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Three options for the countercultural Catholic

Editor's note: Michael Sean Winters is on vacation this week. Filling in for him is Robert Christian, editor of Millennial, a journal featuring the writing of millennial Catholics. He is a doctoral candidate in politics at The Catholic University of America and a graduate fellow at the Institute for Policy Research and Catholic Studies. Winters will be back next week.

There is an inevitable tension between the values of the world at large and the demands of the way of Christ. Christ's message is radical and necessarily distorted when one tries to synthesize it with an acceptance of bourgeois values and practices.  Catholics are called to be countercultural, to live in a way that reflects an authentic faith in God and Christ that translates into loving, virtuous action.  But what does that mean in terms of our engagement with those pursuing a different path?

One option for countercultural Catholics is to choose isolation.  This entails pulling away from mainstream culture and society and retreating to exclusively Catholic circles.  It is inspired by the belief that the larger culture is so corrupt that purity can only be achieved by developing a subculture walled off from the corrosive influence of the outside world.  These Catholics would predominantly engage and live their daily lives with other Catholics. They would look to create a distinct, separate culture protected through isolation.

A second option is to engage in culture war. Some contend that in the face of a culture that is seemingly hostile to an authentically Catholic way of life, confrontation is the best approach. Efforts are focused on drawing stark contrasts between the teachings of the church and the beliefs of those who disagree or dissent from the church. The future it envisions is of a smaller, purer, more unified church. The clear, up-front and uncompromising articulation of church teachings is used to draw the line between friend and foe in this battle.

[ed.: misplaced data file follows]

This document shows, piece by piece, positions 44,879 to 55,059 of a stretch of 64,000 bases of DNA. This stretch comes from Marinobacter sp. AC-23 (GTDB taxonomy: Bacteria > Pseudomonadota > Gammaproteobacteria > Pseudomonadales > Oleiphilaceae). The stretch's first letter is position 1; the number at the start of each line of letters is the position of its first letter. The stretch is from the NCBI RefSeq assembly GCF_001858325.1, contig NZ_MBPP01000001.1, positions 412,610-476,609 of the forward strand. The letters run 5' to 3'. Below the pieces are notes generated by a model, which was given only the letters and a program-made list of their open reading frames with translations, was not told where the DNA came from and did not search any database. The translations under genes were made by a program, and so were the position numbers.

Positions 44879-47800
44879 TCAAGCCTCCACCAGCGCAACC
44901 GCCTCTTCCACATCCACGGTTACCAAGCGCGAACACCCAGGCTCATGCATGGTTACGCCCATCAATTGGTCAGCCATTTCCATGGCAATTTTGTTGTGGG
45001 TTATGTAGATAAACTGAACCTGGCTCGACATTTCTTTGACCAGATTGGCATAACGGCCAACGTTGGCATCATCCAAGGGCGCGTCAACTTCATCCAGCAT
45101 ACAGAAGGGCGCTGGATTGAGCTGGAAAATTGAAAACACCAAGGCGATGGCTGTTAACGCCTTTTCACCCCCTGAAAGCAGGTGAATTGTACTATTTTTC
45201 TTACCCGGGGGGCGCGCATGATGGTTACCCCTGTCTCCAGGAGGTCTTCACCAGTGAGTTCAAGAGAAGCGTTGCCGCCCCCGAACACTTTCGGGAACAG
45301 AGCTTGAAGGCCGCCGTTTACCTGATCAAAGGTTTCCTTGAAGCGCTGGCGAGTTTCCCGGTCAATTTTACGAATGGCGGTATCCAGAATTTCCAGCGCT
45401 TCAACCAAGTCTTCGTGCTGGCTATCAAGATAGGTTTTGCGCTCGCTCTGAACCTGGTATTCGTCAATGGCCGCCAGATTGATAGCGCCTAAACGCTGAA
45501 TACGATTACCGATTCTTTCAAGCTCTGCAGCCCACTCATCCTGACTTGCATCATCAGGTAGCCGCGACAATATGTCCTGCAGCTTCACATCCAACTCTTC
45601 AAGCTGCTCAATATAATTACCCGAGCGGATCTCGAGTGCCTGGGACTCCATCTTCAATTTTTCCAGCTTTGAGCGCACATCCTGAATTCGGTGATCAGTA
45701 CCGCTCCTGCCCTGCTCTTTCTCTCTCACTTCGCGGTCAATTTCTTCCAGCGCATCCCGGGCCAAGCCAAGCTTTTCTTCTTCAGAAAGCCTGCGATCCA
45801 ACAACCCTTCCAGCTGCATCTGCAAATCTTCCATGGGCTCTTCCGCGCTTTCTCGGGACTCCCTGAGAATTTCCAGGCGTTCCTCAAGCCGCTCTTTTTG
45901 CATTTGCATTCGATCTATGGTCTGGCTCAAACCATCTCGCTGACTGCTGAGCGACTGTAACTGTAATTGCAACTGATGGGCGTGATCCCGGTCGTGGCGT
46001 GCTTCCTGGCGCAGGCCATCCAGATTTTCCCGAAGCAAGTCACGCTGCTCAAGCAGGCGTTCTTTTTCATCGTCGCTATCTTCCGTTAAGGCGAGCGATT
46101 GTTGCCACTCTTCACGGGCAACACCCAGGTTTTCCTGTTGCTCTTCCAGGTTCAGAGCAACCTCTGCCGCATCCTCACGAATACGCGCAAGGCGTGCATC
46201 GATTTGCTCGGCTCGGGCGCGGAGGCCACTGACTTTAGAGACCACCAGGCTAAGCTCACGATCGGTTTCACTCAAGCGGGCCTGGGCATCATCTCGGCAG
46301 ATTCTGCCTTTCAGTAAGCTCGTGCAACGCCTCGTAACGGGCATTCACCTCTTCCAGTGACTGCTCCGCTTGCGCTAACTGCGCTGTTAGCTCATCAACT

A third option is being articulated and modeled by Pope Francis. It is defined by joy, mercy and engagement.

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Pope Francis has explicitly called on Catholics to be countercultural, saying, "I ask you, instead, to be revolutionaries, I ask you to swim against the tide; yes, I am asking you to rebel against this culture that sees everything as temporary and that ultimately believes you are incapable of responsibility, that believes you are incapable of true love."  

But what does this revolution look like?

First, it means engagement, and not just with secular European philosophers in highly rationalistic dialogue. The call is to go to the margins, to the periphery and to meet people where they are.  As Francis X. Rocca of Catholic News Service has noted, "If the pope sees the church as a counterculture, then he sees it as one necessarily in dialogue with the cultures to which it is opposed, all of them part of what he calls a great 'culture of encounter.' To reach out in this way follows naturally from his call that the church evangelize all those on its 'existential peripheries.' "

And what form does this engagement take? It is inspired by mercy.  Pope Francis explained using the parable of the Prodigal Son: "I think about how when the Prodigal Son returned home, his father didn't say: 'But you, listen, sit down. What did you do with the money?' No, he held a party. Then, maybe, when the son wanted to talk, he talked. The church must do the same. ... This is mercy. And I believe that is a kairos: This time is a kairos of mercy." (John Allen explains, "Kairos is a deeply evocative Gospel term that means an appointed moment in the plan of God.")